Britain's Prince Andrew has fired back against U.S. justice officials by claiming he "offered to help Jeffrey Epstein prosecutors" at least three times, according to a new BBC report.
The revelation was made by Andrew's attorneys Monday morning, just hours after The Sun U.K. reported that officials from the Department of Justice are demanding that the U.K. make the royal available for questioning as part of a criminal investigation into his involvement with Epstein – a big step in the long-running probe into the disgraced financier's associates’ alleged sex crimes.
The Department of Justice notified the British Home Office, rather than Buckingham Palace, that the 60-year-old Duke of York is now involved in the criminal investigation connected with Epstein, who died in August after being found dead in his New York City jail cell, according to The Sun. Justice Department officials have reportedly said they've been unsuccessful in their attempts to interview him.
The Home Office is responsible for keeping "citizens safe and the country secure," according to its website.
Andrew has vehemently denied any wrongdoing. He was previously thought to be the subject of only a civil investigation that stemmed from his decade-long friendship with Epstein, who was worth more than $575 million at the time of his death.
The Daily Mail reported earlier Monday the duke had planned to respond by revealing his team's correspondence with the U.S. agency to disprove claims he had been uncooperative.
"Legal discussions with the Department of Justice are subject to strict confidentiality rules, as set out in their own guidelines," a source close to Andrew's attorneys told the Mail. "We have chosen to abide by both the letter and the spirit of these rules, which is why we have made no comment about anything related to the Department of Justice during the course of this year. We believe in playing a straight bat."
Allegations against the Queen's second son have been widely publicized, especially those involving Virginia Roberts Giuffre, who has said outright that another one of Epstein’s associates, Ghislaine Maxwell, instructed her to have sex with him.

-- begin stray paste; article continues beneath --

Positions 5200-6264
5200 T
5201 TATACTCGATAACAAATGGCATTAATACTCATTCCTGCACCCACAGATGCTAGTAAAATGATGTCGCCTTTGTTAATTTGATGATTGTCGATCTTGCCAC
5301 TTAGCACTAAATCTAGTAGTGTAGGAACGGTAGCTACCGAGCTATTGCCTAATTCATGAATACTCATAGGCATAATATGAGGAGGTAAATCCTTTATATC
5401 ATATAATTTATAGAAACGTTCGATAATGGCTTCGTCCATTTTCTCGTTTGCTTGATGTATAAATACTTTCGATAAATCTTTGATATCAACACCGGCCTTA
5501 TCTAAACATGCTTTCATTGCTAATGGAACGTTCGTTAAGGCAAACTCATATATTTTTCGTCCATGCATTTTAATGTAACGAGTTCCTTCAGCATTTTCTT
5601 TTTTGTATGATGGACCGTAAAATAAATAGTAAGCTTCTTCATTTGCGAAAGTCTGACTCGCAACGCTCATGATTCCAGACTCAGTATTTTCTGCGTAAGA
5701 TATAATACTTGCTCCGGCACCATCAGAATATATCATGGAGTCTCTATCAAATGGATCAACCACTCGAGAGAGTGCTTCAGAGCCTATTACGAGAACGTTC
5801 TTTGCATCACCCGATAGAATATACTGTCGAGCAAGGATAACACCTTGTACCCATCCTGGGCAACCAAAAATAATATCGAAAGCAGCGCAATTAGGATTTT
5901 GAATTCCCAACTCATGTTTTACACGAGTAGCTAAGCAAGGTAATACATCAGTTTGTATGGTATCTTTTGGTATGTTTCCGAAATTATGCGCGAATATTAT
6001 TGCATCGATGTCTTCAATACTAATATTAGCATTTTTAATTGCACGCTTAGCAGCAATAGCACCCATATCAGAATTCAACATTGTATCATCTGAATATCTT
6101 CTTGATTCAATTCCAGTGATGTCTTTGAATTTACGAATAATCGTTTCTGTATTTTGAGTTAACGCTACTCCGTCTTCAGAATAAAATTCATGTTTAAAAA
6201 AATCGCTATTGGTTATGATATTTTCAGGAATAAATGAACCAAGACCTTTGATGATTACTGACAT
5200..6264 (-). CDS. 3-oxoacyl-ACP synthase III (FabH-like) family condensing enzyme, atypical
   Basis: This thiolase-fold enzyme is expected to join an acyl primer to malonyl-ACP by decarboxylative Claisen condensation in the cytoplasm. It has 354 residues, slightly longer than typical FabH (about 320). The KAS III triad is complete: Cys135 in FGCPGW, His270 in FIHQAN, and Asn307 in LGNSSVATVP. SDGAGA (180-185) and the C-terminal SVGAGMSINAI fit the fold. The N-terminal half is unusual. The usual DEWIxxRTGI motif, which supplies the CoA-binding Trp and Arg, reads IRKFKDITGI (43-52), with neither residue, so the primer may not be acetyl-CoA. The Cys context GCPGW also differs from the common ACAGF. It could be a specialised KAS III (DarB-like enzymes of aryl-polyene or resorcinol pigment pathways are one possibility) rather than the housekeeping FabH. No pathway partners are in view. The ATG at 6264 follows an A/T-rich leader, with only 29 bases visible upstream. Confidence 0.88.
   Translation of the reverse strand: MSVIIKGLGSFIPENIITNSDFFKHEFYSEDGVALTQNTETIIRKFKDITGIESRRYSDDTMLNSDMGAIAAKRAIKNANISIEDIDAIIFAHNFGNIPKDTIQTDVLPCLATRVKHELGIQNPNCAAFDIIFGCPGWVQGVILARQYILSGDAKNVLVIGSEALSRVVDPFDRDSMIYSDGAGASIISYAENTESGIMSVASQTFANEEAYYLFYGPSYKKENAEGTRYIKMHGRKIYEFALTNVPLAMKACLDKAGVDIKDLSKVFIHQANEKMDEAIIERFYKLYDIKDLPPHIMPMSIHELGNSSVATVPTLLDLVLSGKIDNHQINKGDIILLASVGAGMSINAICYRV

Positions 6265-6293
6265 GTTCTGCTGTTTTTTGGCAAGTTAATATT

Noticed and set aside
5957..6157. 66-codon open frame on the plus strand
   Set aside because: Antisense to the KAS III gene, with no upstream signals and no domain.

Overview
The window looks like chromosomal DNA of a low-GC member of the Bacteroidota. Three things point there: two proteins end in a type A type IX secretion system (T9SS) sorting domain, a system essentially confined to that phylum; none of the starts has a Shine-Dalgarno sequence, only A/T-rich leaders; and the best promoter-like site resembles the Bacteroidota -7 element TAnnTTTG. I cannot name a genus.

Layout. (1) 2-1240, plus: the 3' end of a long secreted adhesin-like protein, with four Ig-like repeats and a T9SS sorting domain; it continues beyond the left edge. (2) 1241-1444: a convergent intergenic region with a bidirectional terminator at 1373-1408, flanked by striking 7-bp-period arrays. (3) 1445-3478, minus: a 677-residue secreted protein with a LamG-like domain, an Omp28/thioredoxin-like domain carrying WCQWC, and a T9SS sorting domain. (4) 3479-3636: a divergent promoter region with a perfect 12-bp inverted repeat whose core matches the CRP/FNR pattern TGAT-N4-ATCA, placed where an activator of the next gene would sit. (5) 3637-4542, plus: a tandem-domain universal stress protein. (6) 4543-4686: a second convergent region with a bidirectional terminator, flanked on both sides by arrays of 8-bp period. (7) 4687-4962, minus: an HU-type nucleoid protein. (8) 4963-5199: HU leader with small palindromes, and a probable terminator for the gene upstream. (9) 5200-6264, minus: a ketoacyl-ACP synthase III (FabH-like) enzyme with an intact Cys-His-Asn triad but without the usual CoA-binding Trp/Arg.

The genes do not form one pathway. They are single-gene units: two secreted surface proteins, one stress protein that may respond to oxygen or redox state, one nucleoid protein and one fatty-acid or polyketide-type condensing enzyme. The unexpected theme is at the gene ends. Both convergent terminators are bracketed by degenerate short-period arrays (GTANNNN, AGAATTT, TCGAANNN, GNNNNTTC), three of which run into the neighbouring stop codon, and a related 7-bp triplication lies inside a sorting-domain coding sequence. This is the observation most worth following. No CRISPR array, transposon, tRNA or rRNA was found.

Giuffre said she was 17 when she first met the duke during a March 2001 trip to London with Epstein and Maxwell.
"Ghislaine tells me that I have to do for Andrew what I do for Jeffrey and that made me sick," she told BBC Panorama in December. A photograph unearthed in court records shows Andrew with his arm around the teen who is flanked between the royal and Maxwell, a British socialite.
Andrew announced in November 2019 he was stepping "back from public duties for the foreseeable future."
"It has become clear to me over the last few days that the circumstances relating to my former association with Jeffrey Epstein has become a major disruption," he said in a public statement at the time, adding: "I continue to unequivocally regret my ill-judged association with Jeffrey Epstein."
At the time of the announcement, he also said he would be willing "to help any appropriate law enforcement agency with their investigation, if required."
But in March, U.S. Attorney Geoffrey Berman revealed for the second time in only months that Andrew was not as helpful as he claimed he would willingly be.
"Contrary to Prince Andrew's very public offer to cooperate with our investigation into Epstein's co-conspirators, an offer that was conveyed via press release, Prince Andrew has now completely shut the door on voluntary cooperation and our office is considering its options,” Berman said at the time.
Andrew's attorneys had told Berman the duke would not voluntarily agree to being interviewed, according to Reuters.
Berman had made a similar statement at the end of January when he first revealed that despite their request to interview him, the Duke has "provided zero cooperation" in their efforts.
Allegations against the duke, and his relationship with the disgraced financier, were chronicled in Netlflix's recently released original docuseries, "Jeffrey Epstein: Filthy Rich."
At the time of Epstein's death, he was awaiting trial in connection to accusations he paid underage girls hundreds of dollars in cash for massages, then sexually abused them.
He was previously convicted in 2008 after pleading guilty to charges in Florida of soliciting a prostitute involving a minor and another similar prostitution charges. A number of court cases involving his estate and his associates remain open.
The Associated Press contributed to this report.